16 Nov 2017

Osteoporosis is a condition that affects many of us. It gradually becomes more common as we age but can also occur in those who are younger with osteoporosis-associated conditions. But what can we do about it?

Firstly lets look at what osteoporosis is.

Osteoporosis is a condition that develops slowly over several years. It causes a weakening of bones and therefore an increased risk of fractures. Osteopenia is a decrease in bone mineral density that is not yet bad enough to be categorised as osteoporosis.

So what causes osteoporosis?

Although a loss of bone mineral density is common throughout life, one of the main factors that speeds this up is menopause. Unfortunately this means that women are more likely to develop osteoporosis than men.

Other common causes and disorders linked to osteoporosis are:

  • Long term use of oral corticosteroids
  • A low body mass index
  • Heavy drinking/smoking
  • Genetics
  • Celiac Disease
  • Parathyroid conditions

So how is osteoporosis diagnosed?

A DEXA scan measures bone mineral density. Your results will then be measured against those of a healthy young adult and against someone of your own age. The deviation between the two will generate what is known as a T score.

Your T score results can be assessed as follows:

  • above -1 is normal
  • between -1 and -2.5 is defined as a decreased bone mineral density compared with peak bone mass
  • below -2.5 is defined as osteoporosis

So how is osteoporosis treated?

Many factors have been found to help those with osteoporosis:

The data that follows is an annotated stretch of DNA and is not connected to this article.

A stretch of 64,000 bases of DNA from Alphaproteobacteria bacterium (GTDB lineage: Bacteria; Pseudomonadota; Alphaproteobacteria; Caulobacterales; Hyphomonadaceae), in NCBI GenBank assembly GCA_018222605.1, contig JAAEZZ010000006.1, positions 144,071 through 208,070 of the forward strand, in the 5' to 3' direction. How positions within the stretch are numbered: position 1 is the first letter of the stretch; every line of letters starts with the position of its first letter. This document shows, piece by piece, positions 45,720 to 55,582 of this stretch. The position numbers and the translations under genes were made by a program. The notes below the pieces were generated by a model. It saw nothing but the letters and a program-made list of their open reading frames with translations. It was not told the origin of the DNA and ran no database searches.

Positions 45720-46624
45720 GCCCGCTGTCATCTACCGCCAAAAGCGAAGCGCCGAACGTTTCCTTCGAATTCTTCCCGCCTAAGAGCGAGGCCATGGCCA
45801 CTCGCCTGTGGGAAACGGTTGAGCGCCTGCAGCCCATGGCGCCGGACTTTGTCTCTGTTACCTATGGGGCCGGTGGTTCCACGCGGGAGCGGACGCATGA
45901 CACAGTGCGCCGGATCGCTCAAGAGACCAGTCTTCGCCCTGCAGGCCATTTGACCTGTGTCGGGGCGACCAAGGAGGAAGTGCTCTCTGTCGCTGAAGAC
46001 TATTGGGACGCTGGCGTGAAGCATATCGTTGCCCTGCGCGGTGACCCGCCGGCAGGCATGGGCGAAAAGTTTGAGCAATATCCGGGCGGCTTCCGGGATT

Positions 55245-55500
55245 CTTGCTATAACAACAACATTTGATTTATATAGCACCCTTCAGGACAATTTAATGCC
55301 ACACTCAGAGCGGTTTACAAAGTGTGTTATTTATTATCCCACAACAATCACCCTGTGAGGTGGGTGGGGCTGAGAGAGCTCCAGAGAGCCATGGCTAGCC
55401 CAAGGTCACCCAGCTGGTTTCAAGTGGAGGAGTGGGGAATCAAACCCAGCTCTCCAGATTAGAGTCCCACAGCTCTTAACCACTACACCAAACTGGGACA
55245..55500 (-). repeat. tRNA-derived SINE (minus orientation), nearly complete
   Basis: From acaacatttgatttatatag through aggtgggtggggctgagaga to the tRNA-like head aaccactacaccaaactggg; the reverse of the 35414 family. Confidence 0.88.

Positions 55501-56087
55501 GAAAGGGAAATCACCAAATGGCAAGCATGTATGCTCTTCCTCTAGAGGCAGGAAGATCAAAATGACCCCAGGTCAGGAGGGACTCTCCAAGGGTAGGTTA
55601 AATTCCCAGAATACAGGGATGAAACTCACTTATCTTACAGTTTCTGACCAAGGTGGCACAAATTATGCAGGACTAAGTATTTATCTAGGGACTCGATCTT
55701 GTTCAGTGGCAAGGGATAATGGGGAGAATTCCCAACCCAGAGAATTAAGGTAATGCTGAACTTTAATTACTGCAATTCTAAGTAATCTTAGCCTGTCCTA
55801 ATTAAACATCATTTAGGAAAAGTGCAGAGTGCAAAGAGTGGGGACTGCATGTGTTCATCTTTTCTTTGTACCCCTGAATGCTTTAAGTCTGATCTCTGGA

• Exercise
  • Vitamin D supplements
  • Stopping smoking and reducing alcohol intake
  • Eating foods rich in calcium and vitamin D.

To read further about exercises that benefit those with osteoporosis, please go to the pinnacle posture blog located here: https://www.pinnacle-posture.com/blog


Mike Garrett

Michael graduated from Oxford Brookes University with a Masters Degree in Osteopathic Medicine. Whilst at University, he gained a Diploma in Sports Massage. After University, he furthered his studies by qualifying as a Medical Acupuncturist. He will use all three therapies individually or combine them, depending on the condition. Michael assesses aspects of the patient's lifestyle that may contribute to their condition, believing that incorporating advice regarding these factors into an Osteopathic treatment will provide further benefit. He looks further than the presenting condition to identify any underlying causes. He then treats the condition using a range of techniques, advice and exercises aiming to prevent the condition returning. Michael also has a large passion for music and has composed scores for theatre productions, artists, authors and weddings. During his free time he enjoys walking his dog, going to the gym and running. DISCLAIMER: All the information provided by Michael Garrett/Pinnacle Posture and any associated images/videos are strictly for informational purposes only. The information is not intended as a substitute for advice from your health care provider or physician. The information provided by Michael Garrett/Pinnacle Posture and associated images/videos cannot be used to make a diagnosis or treat any health condition. Michael Garrett's/Pinnacle Posture's blog posts, comments and website contains general information about medical conditions and treatments. The information is not medical advice, and should not be treated as such. The medical information in Michael Garrett's/Pinnacle Posture's blog posts, comments and website is provided “as is” without any representations or warranties, express or implied. Michael Garrett/Pinnacle Posture accepts no liability for, including but not limited to, any injury or accidents caused by the use of any information provided in its blog posts, comments or website.

3 Responses to Osteoporosis

  1. Thanks for sharing………

    on October 30, 2018 at 8:27 am Mr Suman

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